Ian Barrows: Mastering the College Game

Published on July 17th, 2017

Ian Barrows

Ian Barrows was awarded College Sailor of the Year, seven years after his brother Thomas had his name engraved on the same trophy. Now graduated from Yale University and easing into some 49er Olympic sailing with fellow Bulldog Mitchell Kiss, we checked in with Ian about his upbringing and what tips he can offer to the college sailing crowd.

Any brotherly advice when you began at Yale?
Not that I can think of, but every time I had a question for him when I was in college, or needed advice, he was always there for me. So he was a big help and someone I always looked up to and was a good influence on me.

Did his accomplishments motivate you?
Definitely! I always thought about it all the time in college, wanting to succeed at what he was able to do.

You both came up from St. Thomas Yacht Club in the U.S. Virgin Islands. In fact, Nikki Barnes, who was recognized as the College Women’s Sailor of the Year last year, is someone you grew up with. What’s going on down there?
For starters, the conditions down there are really good. You get to sail all year, which is an advantage. It’s enjoyable to be sailing because the air and water temperature is always warm. It’s also consistently 10 to 15 knots pretty much every day. So you get the trade winds and big waves there, which makes for fun and effective practicing conditions.

You see this translated in college, as generally when it gets windier, you see the Virgin Island sailors do really well. That comes from our time in those conditions, but we also get a lot of college coaches that come down to train with us. Additionally, we’ve had some Argentinian coaches that have come to St Thomas like Argy Resano. He basically coached me and Nikki all our lives which was a big plus for us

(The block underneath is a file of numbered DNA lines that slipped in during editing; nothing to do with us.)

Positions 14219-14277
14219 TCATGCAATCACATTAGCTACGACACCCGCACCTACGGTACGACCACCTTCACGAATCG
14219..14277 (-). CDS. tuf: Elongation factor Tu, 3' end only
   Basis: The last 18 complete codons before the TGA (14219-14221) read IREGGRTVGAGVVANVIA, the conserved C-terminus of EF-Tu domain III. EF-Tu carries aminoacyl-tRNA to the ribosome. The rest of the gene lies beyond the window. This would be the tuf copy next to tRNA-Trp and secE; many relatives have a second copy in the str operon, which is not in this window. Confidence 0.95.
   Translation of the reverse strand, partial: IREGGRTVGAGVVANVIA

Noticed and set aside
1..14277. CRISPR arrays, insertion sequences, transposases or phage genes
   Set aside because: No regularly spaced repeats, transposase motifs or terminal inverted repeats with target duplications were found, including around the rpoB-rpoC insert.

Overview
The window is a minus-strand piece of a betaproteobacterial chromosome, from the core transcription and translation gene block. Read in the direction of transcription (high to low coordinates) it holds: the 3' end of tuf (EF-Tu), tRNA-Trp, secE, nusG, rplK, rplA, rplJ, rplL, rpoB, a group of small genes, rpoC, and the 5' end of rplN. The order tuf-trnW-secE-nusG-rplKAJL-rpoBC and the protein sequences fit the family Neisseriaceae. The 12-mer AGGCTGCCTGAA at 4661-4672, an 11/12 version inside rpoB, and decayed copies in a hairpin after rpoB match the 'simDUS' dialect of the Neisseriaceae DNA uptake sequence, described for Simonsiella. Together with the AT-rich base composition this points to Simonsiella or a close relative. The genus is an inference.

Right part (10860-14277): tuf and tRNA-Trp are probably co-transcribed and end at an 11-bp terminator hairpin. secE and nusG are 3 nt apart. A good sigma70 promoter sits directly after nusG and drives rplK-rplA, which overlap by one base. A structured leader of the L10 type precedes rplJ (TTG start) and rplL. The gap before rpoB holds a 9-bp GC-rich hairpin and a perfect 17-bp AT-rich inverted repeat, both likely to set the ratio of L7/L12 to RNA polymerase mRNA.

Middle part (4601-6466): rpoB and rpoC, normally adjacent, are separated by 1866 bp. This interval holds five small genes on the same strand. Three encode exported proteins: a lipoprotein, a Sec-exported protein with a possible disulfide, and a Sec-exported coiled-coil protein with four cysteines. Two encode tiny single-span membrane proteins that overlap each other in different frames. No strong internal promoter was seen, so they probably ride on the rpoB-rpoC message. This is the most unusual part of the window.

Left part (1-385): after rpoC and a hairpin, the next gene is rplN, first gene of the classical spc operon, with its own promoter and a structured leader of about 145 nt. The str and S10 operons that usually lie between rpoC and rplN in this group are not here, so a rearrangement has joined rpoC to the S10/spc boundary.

Does it help to be from an area where the ocean is part of the lifestyle?
I think so. We become very comfortable and aware while on the water, whether it’s sailing, or surfing, or fishing. Basically, everything you do down there is on the water.

Note: In addition to Ian Barrows receiving College Sailor of the Year, the Virgin Islands was represented by Nikki Barnes earning the annual Sportsmanship Award voted on by the teams, Graceann Nicolosi being named All-American crew, and Nikki and Mack Bryan earning All-American Honorable Mention as skippers.

Six sailors in the top 10 college teams in the nation were from the U.S. Virgin Islands – representing freshmen through seniors and from St. Thomas, St. John and St. Croix. Left to right: Mackenzie Bryan (Roger Williams), Graceann Nicolosi (Yale), Nikki Barnes (U.S. Coast Guard Academy), Paige Clark (Dartmouth), Alec Tayler (Fordham) and Ian Barrows (Yale). Photo: Ann Nicolosi

Looking back, would you consider yourself well-prepared when you began college sailing?
I wouldn’t necessarily say I was completely ready for it, but you’re definitely well prepared for it. We generally practice a lot of team racing down in St. Thomas, and we generally do pretty well at the high school nationals. But ultimately the only way to really be prepared is by doing college sailing. I was good enough at sailing the boats, so it is more about improving risk management skills, and understanding how to get the few extra inches that’ll help you on the short college race course.